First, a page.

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  • 8) describes the interval between Alexander and Antiochus thus: " The he-goat (the king of Greece) did very greatly: and when he was strong the great horn (Alexander) was broken; and instead of it came up four other ones - four kingdoms shall stand up out of his nation but not with his power.

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  • Unlike the " National Covenant " of 1638, which applied to Scotland only, this document was common to the two kingdoms. Henderson, Baillie, Rutherford and others were sent up to London to represent Scotland in the Assembly at Westminster.

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  • The " Solemn League and Covenant," which pledged both countries to the extirpation of prelacy, leaving further decision as to church government to be decided by the " example of the best reformed churches," after undergoing some slight alterations, passed the two Houses of Parliament and the Westminster Assembly, and thus became law for the two kingdoms. By means of it Henderson has had considerable influence on the history of Great Britain.

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  • After the withdrawal of the Romans in the 5th century the northern Britons seem to have shown greater determination in maintaining their independence than any of the southern kingdoms and, according to Welsh tradition, Cunedda, the ancestor of the kings of Gwynedd, had himself come from the north.

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  • These ancient states began to decline in the 7th century B.e., and on their ruins rose the Persian empire, which with various political metamorphoses continued to be an important power till the 7th century A.D., after which all western Asia was overwhelmed by the Moslem wave, and old landmarks and kingdoms were obliterated.

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  • China proper, minus these external provinces, was again united under the Sung dynasty (960-1127), but split into the northern (Tatar) and southern (Chinese) kingdoms. In the 13th century arose the Mongol power, and Kublai Khan conquered China.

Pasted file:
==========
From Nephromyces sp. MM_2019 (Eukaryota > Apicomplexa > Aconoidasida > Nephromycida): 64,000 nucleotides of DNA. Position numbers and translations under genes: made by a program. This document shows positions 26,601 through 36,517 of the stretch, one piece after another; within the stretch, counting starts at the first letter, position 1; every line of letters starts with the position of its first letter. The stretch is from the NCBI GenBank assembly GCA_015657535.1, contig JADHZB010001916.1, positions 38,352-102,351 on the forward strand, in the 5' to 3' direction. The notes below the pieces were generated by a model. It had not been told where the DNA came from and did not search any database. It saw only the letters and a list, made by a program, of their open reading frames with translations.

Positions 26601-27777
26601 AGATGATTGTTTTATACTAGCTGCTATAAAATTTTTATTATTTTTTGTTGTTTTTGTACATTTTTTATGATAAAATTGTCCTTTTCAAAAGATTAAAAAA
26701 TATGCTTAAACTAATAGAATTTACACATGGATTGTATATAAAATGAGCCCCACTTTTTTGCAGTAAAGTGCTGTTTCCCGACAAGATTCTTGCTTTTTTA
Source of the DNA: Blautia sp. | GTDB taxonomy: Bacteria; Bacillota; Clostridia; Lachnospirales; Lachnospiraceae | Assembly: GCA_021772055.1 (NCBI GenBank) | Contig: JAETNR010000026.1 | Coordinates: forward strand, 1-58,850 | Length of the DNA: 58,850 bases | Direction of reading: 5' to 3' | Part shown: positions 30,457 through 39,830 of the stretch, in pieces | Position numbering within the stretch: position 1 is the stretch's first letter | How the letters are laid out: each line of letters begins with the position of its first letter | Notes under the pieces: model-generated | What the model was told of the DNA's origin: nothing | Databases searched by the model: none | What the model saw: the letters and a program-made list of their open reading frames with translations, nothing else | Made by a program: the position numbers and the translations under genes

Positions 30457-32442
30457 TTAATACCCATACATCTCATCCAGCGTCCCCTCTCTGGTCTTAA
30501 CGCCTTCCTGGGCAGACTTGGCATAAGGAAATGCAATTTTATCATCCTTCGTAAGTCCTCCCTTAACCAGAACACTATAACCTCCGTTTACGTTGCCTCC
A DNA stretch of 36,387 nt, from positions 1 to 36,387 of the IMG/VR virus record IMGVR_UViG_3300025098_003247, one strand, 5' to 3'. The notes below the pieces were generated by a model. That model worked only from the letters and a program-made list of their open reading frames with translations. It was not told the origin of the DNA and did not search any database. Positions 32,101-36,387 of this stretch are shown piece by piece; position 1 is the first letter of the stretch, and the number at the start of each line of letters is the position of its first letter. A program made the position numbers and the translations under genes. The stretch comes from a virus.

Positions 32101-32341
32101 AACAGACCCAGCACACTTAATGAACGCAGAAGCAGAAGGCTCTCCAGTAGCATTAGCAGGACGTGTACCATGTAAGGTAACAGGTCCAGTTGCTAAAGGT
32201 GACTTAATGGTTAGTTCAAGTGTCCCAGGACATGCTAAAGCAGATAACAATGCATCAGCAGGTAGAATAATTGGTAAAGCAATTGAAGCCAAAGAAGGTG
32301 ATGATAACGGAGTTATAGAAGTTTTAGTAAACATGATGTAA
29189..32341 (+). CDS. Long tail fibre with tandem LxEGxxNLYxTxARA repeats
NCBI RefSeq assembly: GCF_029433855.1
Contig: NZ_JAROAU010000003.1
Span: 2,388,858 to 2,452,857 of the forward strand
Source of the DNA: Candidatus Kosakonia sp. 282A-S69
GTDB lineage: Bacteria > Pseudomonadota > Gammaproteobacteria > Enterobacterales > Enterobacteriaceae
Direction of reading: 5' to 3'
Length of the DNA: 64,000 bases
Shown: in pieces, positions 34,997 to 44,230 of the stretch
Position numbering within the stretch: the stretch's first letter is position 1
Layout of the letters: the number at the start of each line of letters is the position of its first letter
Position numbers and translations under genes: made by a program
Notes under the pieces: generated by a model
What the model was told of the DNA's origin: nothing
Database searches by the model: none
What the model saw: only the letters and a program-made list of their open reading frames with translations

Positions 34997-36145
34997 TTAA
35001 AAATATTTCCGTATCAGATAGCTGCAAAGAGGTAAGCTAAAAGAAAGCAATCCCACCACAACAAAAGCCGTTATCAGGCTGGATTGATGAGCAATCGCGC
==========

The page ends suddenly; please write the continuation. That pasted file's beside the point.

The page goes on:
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  • The immediate result was small, but the establishment of Perso-Greek kingdoms in central Asia had a powerful influence on Indian art and culture.

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  • Even the great dynasties have left few traces, and it is with difficulty that the patient historian disinters the minor kingdoms from obscurity, but Indian religion, literature and art have influenced all Asia from Persia to Japan.

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  • Alexander's conquests resulted in the foundation of a Perso-Greek kingdoms in Asia, which not only hellenized their own area but influenced the art and religion of India and to some extent of China.

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  • This conjoint valley of the Rion-Kura was in remote antiquity the site of several Greek colonial settlements, later the seat of successive kingdoms of the Georgians, and for centuries it has formed a bulwark against hostile invasions from the south and east.

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  • In Anglo-Saxon England in the 7th and 8th centuries it seems certain that each of the larger kingdoms, Kent, Wessex, Mercia and Northumbria, had its separate witan, or council, but there is a difference of opinion as to whether this was identical with, or distinct from, the folkmoot, in which, theoretically at least, all freemen had the right to appear.

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  • He thinks that on the union of the kingdoms the witans were merged into one another, while the folkmoot became the shiremoot.

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  • War did not materially change the outlines of the two kingdoms, though frontier cities like Damascus and the coast districts of Asia Minor might change hands.

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  • But its greatness probably began with Menes, who united the kingdoms of Upper and Lower Egypt, and is said to have secured the site for his capital near the border of the two lands by diverting the course of the river eastward.

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  • Pyramids of the Old and Middle kingdoms form a chain 20 m.

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  • Members of this family sat upon the thrones of two kingdoms. The counts and dukes of Anjou were kings of Naples from 1265 to 1442.

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  • In 1284 Jeanne, daughter and heiress of Henry I., king of Navarre, married Philip IV., king of France, and the two kingdoms were united until Philip of Valois became king of France as Philip VI.

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  • On the 1 The Crusades in their course established a number of new states or kingdoms. The First Crusade established the kingdom of Jerusalem (I too); the Third, the kingdom of Cyprus (1195); the Fourth, the Latin empire of Constantinople (1204); while the long Crusade of the Teutonic knights on the coast of the Baltic led to the rise of a new state east of the Vistula.